In 1913, the ‘Irish Question’ was hotly discussed in European capitals, because on the eve of the Great War the stability in the British Empire’s ‘back yard’ was considered of the utmost strategic importance.
The Berliner Tageblatt, the leading liberal paper in the German capital, dispatched its rising star reporter Richard Arnold Bermann (1883-1939) to Ireland to give their readers an insight into the culture and politics on this remote Atlantic island.
His book, Ireland  which has been translated for the first time, is an entertaining yet informative, ironic yet sympathetic, personal yet factual account of his summer spent crisscrossing the island of Ireland. Bermann took a steamboat on Lough Derg in County Clare.
The book, published by Cork University Press, has been transplanted by Leesa Wheatley and Florian Krobb.
“The next morning we travel upstream on a steamboat. Near Killaloe, the Shannon forms a large lake called Lough Derg, a gentle body of water surrounded by green hills and even greener pastures. Sometimes there are ruins or a castle tower on an inlet – after all, you wouldn’t want to assume that there are no lords with their parks here. Or you see a church tower waving across the water – Irish national saints were founding churches everywhere, you see.
St Anmchadh from the ‘sacred island’ Iniscaltra even made it to Germany (where they probably couldn’t pronounce his name correctly) and became a hermit in Fulda. Legends, legends – it really is like on the Rhine, the only difference being that the countryside along the Rhine has very much awoken from its reverie, while the Shannon dreams on. The hill with a strange hole in the side is a prime example of this.
According to the Irish, one day the devil took a bite out of the mountain. But for the greedy guts his eyes were bigger than his belly and, just like the English years later, he bit off more than he could chew. And so he spat out the piece of rock in Cashel, County Tipperary, where it can still be found to this day”
The lake now turns back into a river and the hills have disappeared, as if the devil dined much more successfully here. It is simply a slow, winding, viridescent river between meadows full of reeds – and it goes on for hours on end. Sometimes a broad sail appears, sometimes you see cattle grazing along the banks. That’s it.
A few Irish fellow passengers hang around on deck merrily playing a game of patience. The aim of the game is to slot a cunningly twisted iron ring into another one. It’s terribly exciting. One of the men holds out the rings to me – I should try it too. I politely take the rings and twist them about over and over again. The Irish have a right laugh at me, for of course I cannot solve the puzzle, even if I wanted to.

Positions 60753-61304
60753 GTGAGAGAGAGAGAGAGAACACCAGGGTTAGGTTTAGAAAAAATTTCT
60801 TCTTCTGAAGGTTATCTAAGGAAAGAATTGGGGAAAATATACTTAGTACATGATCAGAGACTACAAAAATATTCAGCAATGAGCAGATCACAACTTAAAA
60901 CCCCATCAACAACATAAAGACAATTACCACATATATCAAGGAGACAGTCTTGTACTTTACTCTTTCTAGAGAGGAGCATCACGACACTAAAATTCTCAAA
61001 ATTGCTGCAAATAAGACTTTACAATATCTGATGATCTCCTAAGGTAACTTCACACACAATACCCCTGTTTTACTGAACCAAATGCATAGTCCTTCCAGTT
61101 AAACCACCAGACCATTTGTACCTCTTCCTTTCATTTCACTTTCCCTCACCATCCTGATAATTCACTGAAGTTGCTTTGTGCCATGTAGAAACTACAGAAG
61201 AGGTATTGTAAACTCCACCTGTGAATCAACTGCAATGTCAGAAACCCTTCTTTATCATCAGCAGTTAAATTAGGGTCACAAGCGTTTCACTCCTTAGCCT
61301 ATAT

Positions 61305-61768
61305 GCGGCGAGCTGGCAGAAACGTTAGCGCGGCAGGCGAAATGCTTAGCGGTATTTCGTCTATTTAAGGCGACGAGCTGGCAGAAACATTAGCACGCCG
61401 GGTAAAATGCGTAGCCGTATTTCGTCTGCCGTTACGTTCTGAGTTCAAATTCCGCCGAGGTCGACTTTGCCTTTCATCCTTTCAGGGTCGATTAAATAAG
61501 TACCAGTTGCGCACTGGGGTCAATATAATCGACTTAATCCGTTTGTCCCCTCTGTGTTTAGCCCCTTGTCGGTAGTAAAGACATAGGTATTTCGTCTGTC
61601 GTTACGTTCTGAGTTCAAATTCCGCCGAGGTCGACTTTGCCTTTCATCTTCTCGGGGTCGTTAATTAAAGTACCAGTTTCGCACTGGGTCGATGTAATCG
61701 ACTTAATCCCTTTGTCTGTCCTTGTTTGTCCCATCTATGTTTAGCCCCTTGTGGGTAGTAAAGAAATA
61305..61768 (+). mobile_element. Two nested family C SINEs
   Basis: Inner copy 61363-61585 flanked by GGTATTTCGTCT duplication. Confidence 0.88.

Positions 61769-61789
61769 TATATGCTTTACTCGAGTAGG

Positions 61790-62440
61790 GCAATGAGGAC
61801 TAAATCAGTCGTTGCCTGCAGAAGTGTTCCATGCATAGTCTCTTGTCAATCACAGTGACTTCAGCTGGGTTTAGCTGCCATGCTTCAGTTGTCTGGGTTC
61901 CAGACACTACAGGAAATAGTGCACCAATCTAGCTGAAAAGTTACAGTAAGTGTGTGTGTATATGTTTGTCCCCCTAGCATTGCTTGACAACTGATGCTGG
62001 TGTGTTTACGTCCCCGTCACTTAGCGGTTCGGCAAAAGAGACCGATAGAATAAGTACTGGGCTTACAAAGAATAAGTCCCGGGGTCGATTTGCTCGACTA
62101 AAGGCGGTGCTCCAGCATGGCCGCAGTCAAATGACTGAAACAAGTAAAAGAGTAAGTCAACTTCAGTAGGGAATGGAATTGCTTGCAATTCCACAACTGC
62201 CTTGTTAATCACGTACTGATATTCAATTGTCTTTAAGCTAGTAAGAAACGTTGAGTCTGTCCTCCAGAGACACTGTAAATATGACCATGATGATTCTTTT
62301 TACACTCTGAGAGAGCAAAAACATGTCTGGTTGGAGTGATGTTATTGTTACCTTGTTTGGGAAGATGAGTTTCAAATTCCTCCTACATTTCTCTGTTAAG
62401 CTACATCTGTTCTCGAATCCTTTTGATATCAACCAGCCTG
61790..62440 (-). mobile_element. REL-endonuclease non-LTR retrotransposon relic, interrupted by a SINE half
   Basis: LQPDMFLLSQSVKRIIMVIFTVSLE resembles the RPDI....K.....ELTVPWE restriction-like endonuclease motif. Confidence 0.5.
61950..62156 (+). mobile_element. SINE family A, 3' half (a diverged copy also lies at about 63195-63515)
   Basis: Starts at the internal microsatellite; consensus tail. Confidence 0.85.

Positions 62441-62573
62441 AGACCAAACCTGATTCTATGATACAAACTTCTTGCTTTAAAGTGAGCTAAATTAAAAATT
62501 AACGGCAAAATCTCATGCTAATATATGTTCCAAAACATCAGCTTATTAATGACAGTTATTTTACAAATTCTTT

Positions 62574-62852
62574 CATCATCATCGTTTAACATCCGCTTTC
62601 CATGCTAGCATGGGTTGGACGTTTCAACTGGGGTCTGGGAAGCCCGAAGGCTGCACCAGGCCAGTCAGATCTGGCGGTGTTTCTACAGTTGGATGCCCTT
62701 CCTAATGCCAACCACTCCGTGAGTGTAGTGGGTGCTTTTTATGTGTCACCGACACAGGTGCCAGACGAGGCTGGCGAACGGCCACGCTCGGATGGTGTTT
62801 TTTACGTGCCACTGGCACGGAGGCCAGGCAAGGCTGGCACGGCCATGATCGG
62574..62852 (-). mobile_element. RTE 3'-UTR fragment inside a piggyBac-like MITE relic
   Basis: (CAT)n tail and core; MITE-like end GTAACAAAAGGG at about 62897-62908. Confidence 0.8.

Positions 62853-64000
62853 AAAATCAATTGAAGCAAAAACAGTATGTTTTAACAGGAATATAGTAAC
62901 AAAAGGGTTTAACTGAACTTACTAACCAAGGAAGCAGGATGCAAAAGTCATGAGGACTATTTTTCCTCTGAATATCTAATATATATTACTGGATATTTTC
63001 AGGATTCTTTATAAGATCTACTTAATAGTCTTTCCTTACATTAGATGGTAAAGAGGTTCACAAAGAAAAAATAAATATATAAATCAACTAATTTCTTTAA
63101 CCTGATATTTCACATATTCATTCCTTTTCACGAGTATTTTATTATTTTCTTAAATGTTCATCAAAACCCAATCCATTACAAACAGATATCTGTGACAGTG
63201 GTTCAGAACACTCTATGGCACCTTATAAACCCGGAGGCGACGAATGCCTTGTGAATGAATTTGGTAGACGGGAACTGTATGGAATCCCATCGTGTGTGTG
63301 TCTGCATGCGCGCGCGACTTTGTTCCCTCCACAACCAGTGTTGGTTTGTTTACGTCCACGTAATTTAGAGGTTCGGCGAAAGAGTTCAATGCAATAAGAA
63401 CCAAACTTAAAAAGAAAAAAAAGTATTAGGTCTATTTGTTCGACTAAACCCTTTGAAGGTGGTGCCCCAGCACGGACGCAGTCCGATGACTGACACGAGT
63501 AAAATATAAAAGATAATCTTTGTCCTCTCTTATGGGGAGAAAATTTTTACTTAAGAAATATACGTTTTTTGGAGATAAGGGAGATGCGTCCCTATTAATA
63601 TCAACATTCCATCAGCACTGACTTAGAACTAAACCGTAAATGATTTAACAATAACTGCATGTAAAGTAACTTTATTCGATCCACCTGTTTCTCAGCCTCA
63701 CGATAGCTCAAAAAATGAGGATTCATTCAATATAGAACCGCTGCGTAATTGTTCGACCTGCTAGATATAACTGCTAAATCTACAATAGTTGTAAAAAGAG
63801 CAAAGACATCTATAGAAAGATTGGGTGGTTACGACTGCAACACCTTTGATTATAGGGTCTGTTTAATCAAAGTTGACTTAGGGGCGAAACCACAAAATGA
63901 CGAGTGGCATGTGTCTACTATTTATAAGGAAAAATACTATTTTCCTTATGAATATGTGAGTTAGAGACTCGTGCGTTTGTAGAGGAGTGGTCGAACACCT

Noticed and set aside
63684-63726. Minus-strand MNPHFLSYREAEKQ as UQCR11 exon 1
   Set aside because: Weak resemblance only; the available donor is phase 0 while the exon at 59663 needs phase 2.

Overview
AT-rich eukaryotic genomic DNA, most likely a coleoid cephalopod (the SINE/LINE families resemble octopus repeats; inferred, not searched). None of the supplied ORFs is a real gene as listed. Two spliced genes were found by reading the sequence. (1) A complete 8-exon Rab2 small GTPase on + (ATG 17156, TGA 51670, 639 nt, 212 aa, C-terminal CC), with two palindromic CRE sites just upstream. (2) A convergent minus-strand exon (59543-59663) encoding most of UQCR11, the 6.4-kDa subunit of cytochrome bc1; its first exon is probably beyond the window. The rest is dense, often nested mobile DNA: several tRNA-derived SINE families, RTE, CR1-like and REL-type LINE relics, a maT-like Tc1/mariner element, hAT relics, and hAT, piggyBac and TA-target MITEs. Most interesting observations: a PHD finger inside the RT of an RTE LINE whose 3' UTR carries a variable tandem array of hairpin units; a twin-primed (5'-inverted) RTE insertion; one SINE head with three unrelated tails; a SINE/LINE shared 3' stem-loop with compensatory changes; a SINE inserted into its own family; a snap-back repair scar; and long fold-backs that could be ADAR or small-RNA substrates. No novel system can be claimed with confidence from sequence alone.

When I, this strange foreigner, have spent enough time amusing the children of this land with my ineptitude, I hand back the toy. I can think of a much more suitable game of patience to play at this exact moment in time: to watch how the river winds and twists its way along the flat, reed-lined banks. So this is the heart of Ireland: water, vast cow pastures, everything as green as can be, and topped off with a cloudy sky. I must say that for the whole time I have been in Ireland, I have been very lucky with the weather, something that is unheard of in the country’s annals: it doesn’t rain that often, but it always seems as if it’s about to rain. The people live in an eternal damp mist, and it is particularly bad here on the river.
So, that’s what Ireland looks like when you have passed by the picturesque spots, the repositories of legend, the ruins. Green solitude for the cattle. I again look in vain for fields full of crops – where are they? A sullen, dreary air of melancholy hangs in the air. The heart of Ireland beats rather listlessly.
In the 110 years since, Bermann’s vivid prose and astute observation have lost nothing of their charm. But most notably, Bermann has a gift for anecdotes and capturing an essence of the Irish character. The book is evidently a serious historical and political source, unique because it marks one of the last outsider’s views of a situation that, with the outbreak of the Great War a year later and imminent Irish independence, was to undergo a radical upheaval. But it would also make for intriguing reading when touring the country today because the author notices details and opens up historical and folkloristic contexts, offers assessments and provides insights that have not lost their resonance.
*Ireland  is published by Cork University Press